Victoria Hands out Cash for Energy Upgrades

Monday, September 2nd, 2013
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The Victorian government is set to hand out thousands of dollars to owners of commercial office buildings through a new $3.59 million program designed to raise the energy efficiency standards of offices throughout the state.

Under the Smarter Resources Smarter Business – Energy Efficient Office Buildings program, the state government will provide matched grant funding of between $20,000 to $150,000 to owners of mid-tier commercial office buildings should they opt to pursue energy efficiency upgrades.

The program is expected to cut greenhouse gas emissions by more than 140,000 tonnes over a decade-long period, save participating businesses around $9 million, create a swathe of employment opportunities and foster the spread of green building practices.

It will furnish building owners with simple expedients for raising the energy efficiency of their buildings, and will include the fine-tuning of their current heating and cooling systems in order to optimize performance, and the monitoring of energy consumption.

The program serves as a complement to Victoria’s Greener Government Buildings program, which the state government hopes will save $2 billion over 20 years.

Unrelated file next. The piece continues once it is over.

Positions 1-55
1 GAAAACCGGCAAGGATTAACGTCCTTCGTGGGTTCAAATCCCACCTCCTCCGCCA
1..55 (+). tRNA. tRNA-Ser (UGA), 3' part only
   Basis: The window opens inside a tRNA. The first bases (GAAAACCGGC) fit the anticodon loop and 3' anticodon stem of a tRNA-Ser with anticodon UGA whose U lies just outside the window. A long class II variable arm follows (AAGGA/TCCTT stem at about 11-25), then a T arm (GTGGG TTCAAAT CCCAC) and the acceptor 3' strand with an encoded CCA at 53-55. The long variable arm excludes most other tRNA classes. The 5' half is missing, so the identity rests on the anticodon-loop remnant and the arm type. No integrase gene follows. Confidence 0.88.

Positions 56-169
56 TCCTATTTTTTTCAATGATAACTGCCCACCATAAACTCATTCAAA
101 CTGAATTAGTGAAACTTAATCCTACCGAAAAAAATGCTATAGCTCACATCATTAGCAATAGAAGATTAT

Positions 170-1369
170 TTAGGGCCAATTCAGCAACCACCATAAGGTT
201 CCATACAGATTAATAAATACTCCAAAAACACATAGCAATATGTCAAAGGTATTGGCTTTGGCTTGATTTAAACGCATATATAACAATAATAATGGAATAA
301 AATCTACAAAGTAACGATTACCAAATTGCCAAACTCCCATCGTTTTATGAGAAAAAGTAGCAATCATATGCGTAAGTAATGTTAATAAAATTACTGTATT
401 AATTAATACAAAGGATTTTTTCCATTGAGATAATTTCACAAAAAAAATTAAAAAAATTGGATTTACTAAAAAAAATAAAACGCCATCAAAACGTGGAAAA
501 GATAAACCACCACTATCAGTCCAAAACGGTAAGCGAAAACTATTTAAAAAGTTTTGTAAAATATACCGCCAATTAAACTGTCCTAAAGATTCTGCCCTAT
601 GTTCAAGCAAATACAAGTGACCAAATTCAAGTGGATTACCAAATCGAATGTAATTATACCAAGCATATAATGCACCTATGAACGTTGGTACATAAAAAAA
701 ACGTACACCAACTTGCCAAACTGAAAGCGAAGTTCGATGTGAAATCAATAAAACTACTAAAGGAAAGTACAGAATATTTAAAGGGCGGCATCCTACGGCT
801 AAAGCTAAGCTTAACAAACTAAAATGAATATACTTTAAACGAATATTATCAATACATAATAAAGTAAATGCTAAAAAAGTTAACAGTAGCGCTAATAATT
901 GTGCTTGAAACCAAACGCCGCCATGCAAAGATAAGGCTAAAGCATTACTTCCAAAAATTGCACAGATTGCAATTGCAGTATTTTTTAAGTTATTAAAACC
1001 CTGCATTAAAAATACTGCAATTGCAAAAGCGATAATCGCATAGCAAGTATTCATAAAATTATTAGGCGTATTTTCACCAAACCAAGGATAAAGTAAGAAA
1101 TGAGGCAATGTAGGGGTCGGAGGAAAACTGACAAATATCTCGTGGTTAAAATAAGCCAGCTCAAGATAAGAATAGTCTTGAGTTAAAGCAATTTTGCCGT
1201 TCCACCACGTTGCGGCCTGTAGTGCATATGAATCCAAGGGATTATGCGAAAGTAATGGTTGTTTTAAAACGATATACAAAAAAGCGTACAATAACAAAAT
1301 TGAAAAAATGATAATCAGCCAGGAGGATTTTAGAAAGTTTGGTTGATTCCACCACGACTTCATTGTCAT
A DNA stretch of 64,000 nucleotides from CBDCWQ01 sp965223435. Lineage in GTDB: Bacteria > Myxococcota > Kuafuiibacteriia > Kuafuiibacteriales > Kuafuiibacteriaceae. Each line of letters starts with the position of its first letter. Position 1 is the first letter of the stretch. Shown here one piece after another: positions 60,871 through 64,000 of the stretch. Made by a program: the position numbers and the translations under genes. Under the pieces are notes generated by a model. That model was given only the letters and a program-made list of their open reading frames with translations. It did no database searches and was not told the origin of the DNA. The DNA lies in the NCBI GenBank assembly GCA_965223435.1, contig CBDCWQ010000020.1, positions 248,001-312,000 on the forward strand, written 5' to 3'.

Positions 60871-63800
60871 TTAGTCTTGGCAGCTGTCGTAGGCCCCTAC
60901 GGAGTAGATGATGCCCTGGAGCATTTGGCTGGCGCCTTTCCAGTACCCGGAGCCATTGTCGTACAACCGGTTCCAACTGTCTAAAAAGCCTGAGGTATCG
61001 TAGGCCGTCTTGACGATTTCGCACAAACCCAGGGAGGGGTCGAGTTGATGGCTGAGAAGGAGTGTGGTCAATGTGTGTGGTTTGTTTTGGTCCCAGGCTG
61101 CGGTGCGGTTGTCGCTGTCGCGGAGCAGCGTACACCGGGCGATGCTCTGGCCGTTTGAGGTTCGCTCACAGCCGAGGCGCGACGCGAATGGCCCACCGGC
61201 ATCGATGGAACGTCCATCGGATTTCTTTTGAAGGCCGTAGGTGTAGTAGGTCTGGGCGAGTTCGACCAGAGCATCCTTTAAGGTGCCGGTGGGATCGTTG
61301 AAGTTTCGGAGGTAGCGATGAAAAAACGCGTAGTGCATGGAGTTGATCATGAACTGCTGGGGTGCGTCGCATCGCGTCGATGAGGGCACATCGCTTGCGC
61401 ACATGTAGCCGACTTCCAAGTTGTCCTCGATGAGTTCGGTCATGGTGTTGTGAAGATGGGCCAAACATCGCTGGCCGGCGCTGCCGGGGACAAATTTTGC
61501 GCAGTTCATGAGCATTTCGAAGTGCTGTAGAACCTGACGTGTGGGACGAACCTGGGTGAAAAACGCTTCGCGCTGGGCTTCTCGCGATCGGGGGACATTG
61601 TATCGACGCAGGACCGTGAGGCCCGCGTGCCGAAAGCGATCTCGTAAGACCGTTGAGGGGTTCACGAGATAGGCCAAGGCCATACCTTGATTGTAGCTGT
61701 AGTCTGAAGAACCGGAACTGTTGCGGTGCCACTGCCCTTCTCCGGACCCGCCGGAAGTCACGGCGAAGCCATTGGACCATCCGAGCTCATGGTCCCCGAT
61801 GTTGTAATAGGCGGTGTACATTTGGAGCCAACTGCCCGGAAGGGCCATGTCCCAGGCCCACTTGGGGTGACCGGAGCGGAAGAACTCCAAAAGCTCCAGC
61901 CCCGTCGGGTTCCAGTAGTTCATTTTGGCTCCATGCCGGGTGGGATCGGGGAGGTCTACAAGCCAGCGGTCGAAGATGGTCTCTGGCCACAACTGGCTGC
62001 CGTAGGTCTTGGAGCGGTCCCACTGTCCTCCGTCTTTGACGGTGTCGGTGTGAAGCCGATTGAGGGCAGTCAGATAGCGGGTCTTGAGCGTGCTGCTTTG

The Green Building Council of Australia (GBCA) has hailed the decision as a pivotal step in raising the energy efficiency of Victoria’s commercial office building stock.

 “We have been calling for visionary government leadership – and this program does just that,” said GBCA chief operating officer Robin Mellon. “This initiative will deliver more efficient, cost-effective, productive and environmentally sustainable buildings across Victoria.”

Mellon further points out that the program fulfils Victoria’s need for a multi-pronged, complementary approach to raising the sustainability chops of the state’s built structures.

“For more than a decade, we have argued that improving the performance of our built environment requires a range of complementary measures, including both financial and non-financial incentives, and both public and private sector leadership,” he said. “Importantly, we have always advocated that a suite of well-considered and well-targeted programs over multiple years will deliver more improvements than one multi-billion dollar initiative.”

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